These questions represent 16% of the total question set. These questions may therefore need to be replaced by other questions which may be considered of optimal difficulty. Those having an optimal level of difficulty would have a difficulty index (P-value) of 0.50 0r 50% and those which were considered to0 easy would have a P- value of between 90 and 100 %. These are:
From the information above and the Bar Graph in the Appendix it is clear to see that the easy questions are concentrated from the 1st to the 14th question, with the highest percentage (38%) coming from Chapter 15. A total of eight (8) questions were taken from this chapter.
In applying the difficulty index five (5) questions fell below the optimum P- value of 0.50. These are considered fairly difficult and the percentage of candidates who answered them correctly ranged from 31 to 46%. The quiz items were as follows.
This represents 10% of the total test items. Here Chapter 15 is featured once again. This additional information implies that 50% of the questions taken from that chapter may not be appropriate. I say may because there are various reasons why they may be allowed to remain. Low P-values normally suggest difficult items. It could mean that the question confused some candidates or that the contents related to those test items may need to be re-taught. The percentages noted above are considered above the P-value that would require the content to be re-taught.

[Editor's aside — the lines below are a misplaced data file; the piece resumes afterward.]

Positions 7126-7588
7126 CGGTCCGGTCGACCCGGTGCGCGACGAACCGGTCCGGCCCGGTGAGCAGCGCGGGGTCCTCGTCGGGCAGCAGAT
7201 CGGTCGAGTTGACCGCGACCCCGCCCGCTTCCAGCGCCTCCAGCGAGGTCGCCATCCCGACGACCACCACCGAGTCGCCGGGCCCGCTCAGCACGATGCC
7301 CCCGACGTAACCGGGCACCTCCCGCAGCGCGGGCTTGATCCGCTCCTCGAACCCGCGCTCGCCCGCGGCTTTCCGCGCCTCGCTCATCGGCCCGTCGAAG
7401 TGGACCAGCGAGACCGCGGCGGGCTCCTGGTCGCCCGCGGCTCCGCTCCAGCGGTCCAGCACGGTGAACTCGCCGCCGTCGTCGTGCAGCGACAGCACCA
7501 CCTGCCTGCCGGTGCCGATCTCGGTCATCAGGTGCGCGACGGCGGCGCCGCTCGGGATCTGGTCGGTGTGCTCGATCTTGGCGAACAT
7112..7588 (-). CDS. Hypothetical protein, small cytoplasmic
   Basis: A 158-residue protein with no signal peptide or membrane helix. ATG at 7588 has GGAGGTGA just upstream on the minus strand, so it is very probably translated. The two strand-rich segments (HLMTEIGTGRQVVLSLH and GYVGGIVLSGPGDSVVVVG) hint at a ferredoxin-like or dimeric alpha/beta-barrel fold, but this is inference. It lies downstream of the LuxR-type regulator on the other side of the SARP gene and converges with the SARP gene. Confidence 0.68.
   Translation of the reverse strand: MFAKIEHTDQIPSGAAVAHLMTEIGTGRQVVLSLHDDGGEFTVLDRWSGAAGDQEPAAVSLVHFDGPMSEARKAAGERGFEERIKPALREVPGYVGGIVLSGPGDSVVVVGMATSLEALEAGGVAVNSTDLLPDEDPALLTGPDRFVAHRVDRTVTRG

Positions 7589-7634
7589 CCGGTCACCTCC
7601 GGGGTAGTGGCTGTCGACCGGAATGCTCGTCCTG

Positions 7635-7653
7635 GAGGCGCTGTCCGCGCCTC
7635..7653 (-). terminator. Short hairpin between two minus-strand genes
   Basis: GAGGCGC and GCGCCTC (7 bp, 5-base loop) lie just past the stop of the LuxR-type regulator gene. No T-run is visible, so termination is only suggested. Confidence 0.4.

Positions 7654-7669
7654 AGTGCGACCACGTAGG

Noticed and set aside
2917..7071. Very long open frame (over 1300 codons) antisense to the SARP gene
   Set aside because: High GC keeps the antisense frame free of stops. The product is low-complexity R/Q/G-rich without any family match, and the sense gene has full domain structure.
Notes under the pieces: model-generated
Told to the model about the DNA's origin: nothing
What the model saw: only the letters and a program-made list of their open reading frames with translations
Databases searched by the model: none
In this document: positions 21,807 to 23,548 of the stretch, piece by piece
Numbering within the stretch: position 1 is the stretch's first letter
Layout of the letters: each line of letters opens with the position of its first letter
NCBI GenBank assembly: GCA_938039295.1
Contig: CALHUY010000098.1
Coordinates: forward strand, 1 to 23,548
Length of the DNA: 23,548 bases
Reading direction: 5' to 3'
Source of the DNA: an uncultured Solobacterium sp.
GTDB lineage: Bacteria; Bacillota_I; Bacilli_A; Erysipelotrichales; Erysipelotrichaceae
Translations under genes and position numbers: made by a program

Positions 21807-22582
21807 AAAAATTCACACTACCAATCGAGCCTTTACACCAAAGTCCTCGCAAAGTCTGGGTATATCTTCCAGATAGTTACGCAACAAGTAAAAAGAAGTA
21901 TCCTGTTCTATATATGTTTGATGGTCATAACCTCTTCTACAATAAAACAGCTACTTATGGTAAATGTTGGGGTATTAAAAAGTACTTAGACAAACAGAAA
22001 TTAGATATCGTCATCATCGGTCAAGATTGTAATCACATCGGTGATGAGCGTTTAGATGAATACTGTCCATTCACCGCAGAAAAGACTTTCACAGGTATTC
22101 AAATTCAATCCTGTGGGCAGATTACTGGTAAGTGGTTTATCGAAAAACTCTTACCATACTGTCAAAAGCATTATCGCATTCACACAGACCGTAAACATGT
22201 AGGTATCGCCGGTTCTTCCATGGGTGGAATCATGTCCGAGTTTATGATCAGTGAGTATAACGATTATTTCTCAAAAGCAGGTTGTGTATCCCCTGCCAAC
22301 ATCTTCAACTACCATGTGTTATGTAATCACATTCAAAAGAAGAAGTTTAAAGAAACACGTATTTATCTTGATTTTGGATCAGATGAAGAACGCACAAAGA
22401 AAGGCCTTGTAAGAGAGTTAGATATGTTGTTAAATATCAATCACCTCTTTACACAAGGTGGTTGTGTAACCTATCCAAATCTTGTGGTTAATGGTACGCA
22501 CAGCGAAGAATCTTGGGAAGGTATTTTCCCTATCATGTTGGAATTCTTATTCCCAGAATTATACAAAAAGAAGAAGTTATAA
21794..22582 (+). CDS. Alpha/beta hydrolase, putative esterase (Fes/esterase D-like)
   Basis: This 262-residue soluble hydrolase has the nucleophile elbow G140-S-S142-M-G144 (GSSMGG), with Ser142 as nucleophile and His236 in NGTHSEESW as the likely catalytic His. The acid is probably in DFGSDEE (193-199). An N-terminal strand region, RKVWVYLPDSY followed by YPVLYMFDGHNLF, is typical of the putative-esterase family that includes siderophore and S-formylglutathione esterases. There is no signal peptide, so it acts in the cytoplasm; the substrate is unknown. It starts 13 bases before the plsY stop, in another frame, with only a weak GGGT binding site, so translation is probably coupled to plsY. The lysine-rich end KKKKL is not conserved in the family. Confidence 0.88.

Further analysis could be carried out on items on the quiz that may be discriminatory. High values would be suggestive of discrimination (R). When a test item has a high R value it suggests that the candidates who received high test scores got the item correct while those with low scores in the quiz got the item incorrect. The Bar Graph and Pie Chart in the Appendix gives a graphical illustration of the results of the